Designing a Shape Gallery: Geometry with the Meerkats
Geometry is “grasping space…that space in which the child lives, breathes, and moves. The space that the child must learn to know, explore, conquer, in order to live, breathe, and move better in it.”
In Designing a Shape Gallery: Geometry with the Meerkats students explore 2- and 3-dimensional shapes and the relationships among them. The reasoning and spatial sense skills that they use will help them develop an understanding of the properties of shapes and relationships among shapes as they advance in their geometric thinking.
- Chapter 1 focuses on 2-dimensional shapes and the tiling of shapes using transformations to create tessellations.
- Chapter 2 explores the relationship between 3- and 3-dimensional shapes using 3-dimensional tangram blocks and bubbles.
- Chapter 3 investigates composing and decomposing 2- and 3-dimensional shapes.
Throughout the unit students will be involved in creating a Shape Gallery for the Sensational Math Institute for Learning and Exploration (SMILE), the Meerkats’ children’s museum. Students will also be developing their mathematical communication skills by communicating with the Meerkats, Dru and Teller.
Measuring with the Meerkats
Measurement is a process that students use in their lives every day as they explore the world around them at home, at school, and in their community. They wonder how long the earthworm is, how tall they are compared to their best friend, how much older they are than their baby sister, how big the soccer field is, and how many cups of juice their new thermos holds. And this is just for starters!
In Measuring with the Meerkats students will explore the measurement concepts of length, area, and capacity.
- Chapter 1 focuses on the attribute of length. Student will come to understand the need for equal-length units and learn about and use iteration through conducting safety crash tests.
- Chapter 2 involves measuring area. Students learn the difference between area and length and learn to measure area using non-overlapping equal-sized units to cover a 2-dimensional space, such as the meerkats’ dens.
- Chapter 3 introduces capacity as the amount of material a container is able to hold when full. Students will collect and analyze data while conducting an experiment related to the measurement of capacity.
Throughout the units students will also develop mathematical communication skills by taking on roles as speakers, listeners, and writers in a math learning environment by communicating with two meerkats, Dru and Teller, who are interested in measurement.
Shopping at the Bazaar: Connecting Number and Algebra with the Meerkats
When they first encounter algebra in middle or high school, many students find it more like a foreign language. They do not see the connection between the math they have learned in elementary school and algebra. Nothing could be further from the truth! The fundamental properties that students use to carry out arithmetic operations actually provide the basis for most of the symbolic manipulations in algebra. Research has shown (Carpenter, Franke, & Levi, 2003) that primary students are capable of learning important overarching ideas of mathematics that are foundational to both algebra and arithmetic. In this unit, students explore these foundational concepts and properties and come to recognize the connections between number and algebra. In Shopping at the Bazaar: Connecting Number and Algebra with the Meerkats, students investigate the meaning of equality and the equal sign; solve equations in a variety of ways, including using relational thinking; and strengthen their number concepts and operations by solving interesting problems.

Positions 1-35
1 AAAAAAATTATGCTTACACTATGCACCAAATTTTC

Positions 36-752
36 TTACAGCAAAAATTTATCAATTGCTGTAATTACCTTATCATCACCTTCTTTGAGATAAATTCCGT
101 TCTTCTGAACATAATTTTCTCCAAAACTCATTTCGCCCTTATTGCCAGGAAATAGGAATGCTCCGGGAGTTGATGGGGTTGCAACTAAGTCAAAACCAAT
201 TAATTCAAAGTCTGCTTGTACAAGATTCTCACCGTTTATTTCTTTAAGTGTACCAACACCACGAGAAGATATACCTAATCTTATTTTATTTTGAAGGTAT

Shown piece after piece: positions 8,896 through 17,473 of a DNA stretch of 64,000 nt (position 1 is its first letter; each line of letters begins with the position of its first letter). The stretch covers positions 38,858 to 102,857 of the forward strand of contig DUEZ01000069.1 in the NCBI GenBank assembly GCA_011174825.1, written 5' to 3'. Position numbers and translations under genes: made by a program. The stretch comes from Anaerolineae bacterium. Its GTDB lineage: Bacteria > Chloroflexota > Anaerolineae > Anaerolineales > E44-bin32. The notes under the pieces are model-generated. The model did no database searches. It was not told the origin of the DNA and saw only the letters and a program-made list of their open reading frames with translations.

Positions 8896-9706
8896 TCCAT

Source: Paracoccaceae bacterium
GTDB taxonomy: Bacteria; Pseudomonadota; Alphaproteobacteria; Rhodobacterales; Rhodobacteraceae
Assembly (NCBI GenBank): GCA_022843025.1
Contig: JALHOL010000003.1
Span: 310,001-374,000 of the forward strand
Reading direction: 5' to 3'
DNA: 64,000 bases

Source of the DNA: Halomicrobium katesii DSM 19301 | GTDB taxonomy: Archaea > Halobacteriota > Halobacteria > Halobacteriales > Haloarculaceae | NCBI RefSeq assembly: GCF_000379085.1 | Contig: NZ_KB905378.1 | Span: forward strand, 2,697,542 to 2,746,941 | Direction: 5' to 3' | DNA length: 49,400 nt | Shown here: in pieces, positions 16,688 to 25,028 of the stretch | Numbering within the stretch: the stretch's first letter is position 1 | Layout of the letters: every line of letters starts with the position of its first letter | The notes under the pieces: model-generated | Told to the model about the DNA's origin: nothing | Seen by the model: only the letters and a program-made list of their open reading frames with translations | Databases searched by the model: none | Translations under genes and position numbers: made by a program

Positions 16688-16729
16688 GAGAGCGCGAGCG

Chapter 1 focuses on the meaning of equality. Students are introduced to the equal sign (=), the not equal sign (≠), learn about expressions, and write equations. They also begin to learn about what is means to think and act like practicing mathematicians and are introduced to the speaker, listener, and writer roles.
Chapter 2 introduces students to relational thinking. Relational thinking is used when students reflect on relationships between mathematical expressions and determine what is needed to make the two expressions equal. This type of thinking is critical in algebra and it can enrich the learning of mathematics. By thinking about relationships among numbers and using what they understand about equal relations, students begin to generalize arithmetic, an important part of algebraic thinking.
Chapter 3 begins with students using bar models and then equations with variables to represent a variety of situations. Students solve one-, two-, and multistep addition and subtraction problems of all types in the context of shopping at the bazaar. They must help Dru and Teller solve riddles presented to them by shopkeepers to determine the cost of products and pay for them in mula (meerkat money). The students are then encouraged to write their own riddles (multistep problems),which can be showcased in a Family Math Event.
Throughout the unit, students are helping Dru and Teller as they head to the Botswana Bazaar to sell their agates and shop at various booths to purchase goods. Along with learning advanced math concepts, students develop their mathematical reasoning ability and learn to communicate effectively both orally and in writing.